Like Hollywood, this industry needs a major crash to start turning things around and with climbing costs we might just see that happen.

Charles E. Hardwidge

Thanks Mark. We've all got egos, to one degree or another. I think, to some degree managements "right to manage" and set unreal pay differentials hasn't been all for the good. In the 1970's Britain’s management earned no more that 10 times the lowest salary. Today, it matches American levels of 100 times. In Japan and continental Europe, the culture is towards the model the Anglo-American economy has abandoned.

Generally, you're right about persons and markets needing a crash before they shift ground. It seems to be the way it is, and you can look through history and the natural world and find plenty of examples. On a smaller level, people tend to cling on to old and previously successful habits even when a better way becomes available. Really, this isn't down to fearing the unknowables that flow from a more successful path, it's down to fearing what they might lose. Fear and greed are the most powerful emotions. Of these, fear is the strongest. The catch is that fear may prevent useful change.

Myself, I tend towards the long-term view that the distribution of games will satisfy the market in a general sense, that companies will become more technically and creatively capable, and the general quality of people will improve. The internal and external complaints we've recently been seen much more of are, I believe, a symptom of the difference between where we are now and where people are setting their aspirations. In this is an opportunity for a crash and rebirth. How much crash, how much rebirth, this depends on people seizing and creating opportunity.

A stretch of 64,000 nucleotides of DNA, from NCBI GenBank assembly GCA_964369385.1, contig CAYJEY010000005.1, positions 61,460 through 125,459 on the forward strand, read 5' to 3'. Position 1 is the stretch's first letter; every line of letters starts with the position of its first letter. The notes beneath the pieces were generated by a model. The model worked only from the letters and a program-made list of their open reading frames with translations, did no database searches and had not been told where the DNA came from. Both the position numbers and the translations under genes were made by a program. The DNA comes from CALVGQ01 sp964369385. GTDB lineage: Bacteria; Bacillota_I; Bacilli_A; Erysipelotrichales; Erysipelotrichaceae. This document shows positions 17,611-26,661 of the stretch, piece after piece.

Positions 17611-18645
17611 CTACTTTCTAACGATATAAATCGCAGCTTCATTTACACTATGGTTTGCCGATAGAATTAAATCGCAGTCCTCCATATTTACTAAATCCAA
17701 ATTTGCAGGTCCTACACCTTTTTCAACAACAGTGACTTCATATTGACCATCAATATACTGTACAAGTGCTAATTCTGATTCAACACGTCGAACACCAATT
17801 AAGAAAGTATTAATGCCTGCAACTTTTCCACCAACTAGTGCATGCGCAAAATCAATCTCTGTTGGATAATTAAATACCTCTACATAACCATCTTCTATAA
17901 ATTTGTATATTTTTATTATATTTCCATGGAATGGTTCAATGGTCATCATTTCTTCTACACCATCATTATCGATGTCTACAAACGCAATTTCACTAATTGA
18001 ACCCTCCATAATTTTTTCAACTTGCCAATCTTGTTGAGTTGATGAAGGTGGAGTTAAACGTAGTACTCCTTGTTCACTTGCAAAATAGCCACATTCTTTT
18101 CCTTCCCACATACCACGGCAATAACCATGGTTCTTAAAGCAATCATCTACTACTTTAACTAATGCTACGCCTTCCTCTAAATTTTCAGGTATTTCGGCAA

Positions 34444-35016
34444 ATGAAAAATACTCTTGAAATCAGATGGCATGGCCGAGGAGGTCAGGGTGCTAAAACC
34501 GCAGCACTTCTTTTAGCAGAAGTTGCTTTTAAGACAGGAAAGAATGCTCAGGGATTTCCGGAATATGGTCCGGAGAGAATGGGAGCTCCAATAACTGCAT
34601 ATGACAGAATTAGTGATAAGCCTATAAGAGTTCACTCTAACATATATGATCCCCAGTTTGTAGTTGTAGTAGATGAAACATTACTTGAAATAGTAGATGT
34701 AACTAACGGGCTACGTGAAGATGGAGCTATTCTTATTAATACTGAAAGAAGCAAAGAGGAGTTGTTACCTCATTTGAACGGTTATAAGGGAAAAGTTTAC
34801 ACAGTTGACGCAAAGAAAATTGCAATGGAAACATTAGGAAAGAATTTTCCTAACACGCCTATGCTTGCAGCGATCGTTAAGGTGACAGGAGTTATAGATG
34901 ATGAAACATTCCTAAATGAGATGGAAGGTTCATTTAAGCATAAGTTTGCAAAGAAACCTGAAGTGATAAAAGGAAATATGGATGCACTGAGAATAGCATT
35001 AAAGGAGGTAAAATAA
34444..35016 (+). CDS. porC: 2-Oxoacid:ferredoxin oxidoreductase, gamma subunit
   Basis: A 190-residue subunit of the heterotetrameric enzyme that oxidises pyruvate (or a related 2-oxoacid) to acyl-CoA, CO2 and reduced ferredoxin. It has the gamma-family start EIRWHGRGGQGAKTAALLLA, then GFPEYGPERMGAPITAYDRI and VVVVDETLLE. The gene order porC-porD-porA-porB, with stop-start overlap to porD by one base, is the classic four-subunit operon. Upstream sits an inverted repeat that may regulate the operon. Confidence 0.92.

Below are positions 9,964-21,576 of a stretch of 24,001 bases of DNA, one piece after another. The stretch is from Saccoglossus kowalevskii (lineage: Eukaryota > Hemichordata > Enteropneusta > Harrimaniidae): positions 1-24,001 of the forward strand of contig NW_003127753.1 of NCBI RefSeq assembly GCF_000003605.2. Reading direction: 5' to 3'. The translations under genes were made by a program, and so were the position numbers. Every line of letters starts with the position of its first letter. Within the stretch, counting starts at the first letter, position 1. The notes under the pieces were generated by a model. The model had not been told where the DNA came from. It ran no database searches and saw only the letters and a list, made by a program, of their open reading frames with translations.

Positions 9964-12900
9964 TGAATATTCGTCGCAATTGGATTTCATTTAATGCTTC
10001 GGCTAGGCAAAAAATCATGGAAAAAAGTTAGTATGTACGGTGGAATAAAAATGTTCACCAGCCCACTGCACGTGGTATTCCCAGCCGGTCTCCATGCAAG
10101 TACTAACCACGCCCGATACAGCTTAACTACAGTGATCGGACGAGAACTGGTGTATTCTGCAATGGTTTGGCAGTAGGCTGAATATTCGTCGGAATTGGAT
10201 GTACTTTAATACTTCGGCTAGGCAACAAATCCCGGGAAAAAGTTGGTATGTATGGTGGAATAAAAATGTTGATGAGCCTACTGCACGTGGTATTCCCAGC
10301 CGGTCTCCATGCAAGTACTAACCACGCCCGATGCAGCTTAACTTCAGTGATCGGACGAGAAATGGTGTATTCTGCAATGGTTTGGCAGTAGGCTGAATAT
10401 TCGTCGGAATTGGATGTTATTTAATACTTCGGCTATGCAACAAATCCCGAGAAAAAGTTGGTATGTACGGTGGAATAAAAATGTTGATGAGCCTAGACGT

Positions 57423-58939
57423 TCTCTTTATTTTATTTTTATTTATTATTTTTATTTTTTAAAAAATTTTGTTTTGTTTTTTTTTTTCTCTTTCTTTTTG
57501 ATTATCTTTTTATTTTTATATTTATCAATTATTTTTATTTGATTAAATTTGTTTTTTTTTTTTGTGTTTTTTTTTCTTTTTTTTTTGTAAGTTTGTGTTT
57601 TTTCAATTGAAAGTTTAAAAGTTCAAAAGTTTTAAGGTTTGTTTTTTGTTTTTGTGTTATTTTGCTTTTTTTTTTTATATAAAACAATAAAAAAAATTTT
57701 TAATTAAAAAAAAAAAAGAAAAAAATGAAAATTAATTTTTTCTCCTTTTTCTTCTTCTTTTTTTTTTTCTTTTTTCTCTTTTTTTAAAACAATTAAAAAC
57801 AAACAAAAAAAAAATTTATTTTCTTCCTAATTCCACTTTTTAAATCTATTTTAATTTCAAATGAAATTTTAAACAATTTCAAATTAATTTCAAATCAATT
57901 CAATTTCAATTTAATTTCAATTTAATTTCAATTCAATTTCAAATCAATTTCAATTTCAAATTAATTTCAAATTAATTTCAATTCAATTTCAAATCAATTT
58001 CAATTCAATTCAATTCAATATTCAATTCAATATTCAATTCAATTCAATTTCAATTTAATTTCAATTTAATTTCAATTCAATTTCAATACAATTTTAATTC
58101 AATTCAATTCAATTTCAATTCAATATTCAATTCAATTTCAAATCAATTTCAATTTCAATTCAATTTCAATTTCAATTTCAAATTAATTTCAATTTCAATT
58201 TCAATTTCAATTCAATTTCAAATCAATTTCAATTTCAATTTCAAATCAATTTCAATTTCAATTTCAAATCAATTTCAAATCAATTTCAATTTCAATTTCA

British politics has run into a reality wall. Between poor leadership and dissatisfaction, both politicians and public are getting a grip on the situation. The difficulties remain large, but I'm getting the feeling things are running in the right direction. A little more reality on both sides is helping improve the quality of expectation and output. If this is a useful parallel, which I suspect it is, it may be that the games industry will experience a "soft crash". We're already seeing the signs that's happening. Be concerned? Yes. Panic? No. I think, we can all roll with this one.

As with the medias rapid expansion over the past two decades, the games industry hasn't been able to draw on a pool of quality management and invest in staff development. What I would like to see is less stratospheric management and more nurturing at the bottom. This requires a little more humility and patience on both sides. Management must be more open and accountable to staff, and staff must calm their aspirations. A little more promoting from within instead of hiring wizards from outside, and a tilt more towards an apprenticeship style model may help calm things down and boost respect for quality of work and working relationships over the long term.

There’s nothing new in the problems and solutions, and some people may disagree, preferring other models they believe to me more successful, but this pattern makes me feel more comfortable. Society, markets, and people have become a little unglued over the past few decades, and a little more structure, patience, and calm wouldn’t go amiss. We’re all being driven nuts by marketing hype, saturated markets, and career uncertainty, and I can’t see more of the same is going to improve things so, perhaps, a step back might make things easier and better. If nothing else, it will help give people more “mind space” for focusing on their work and how they manage their everyday relationships, and that’s the important thing. You are what you do.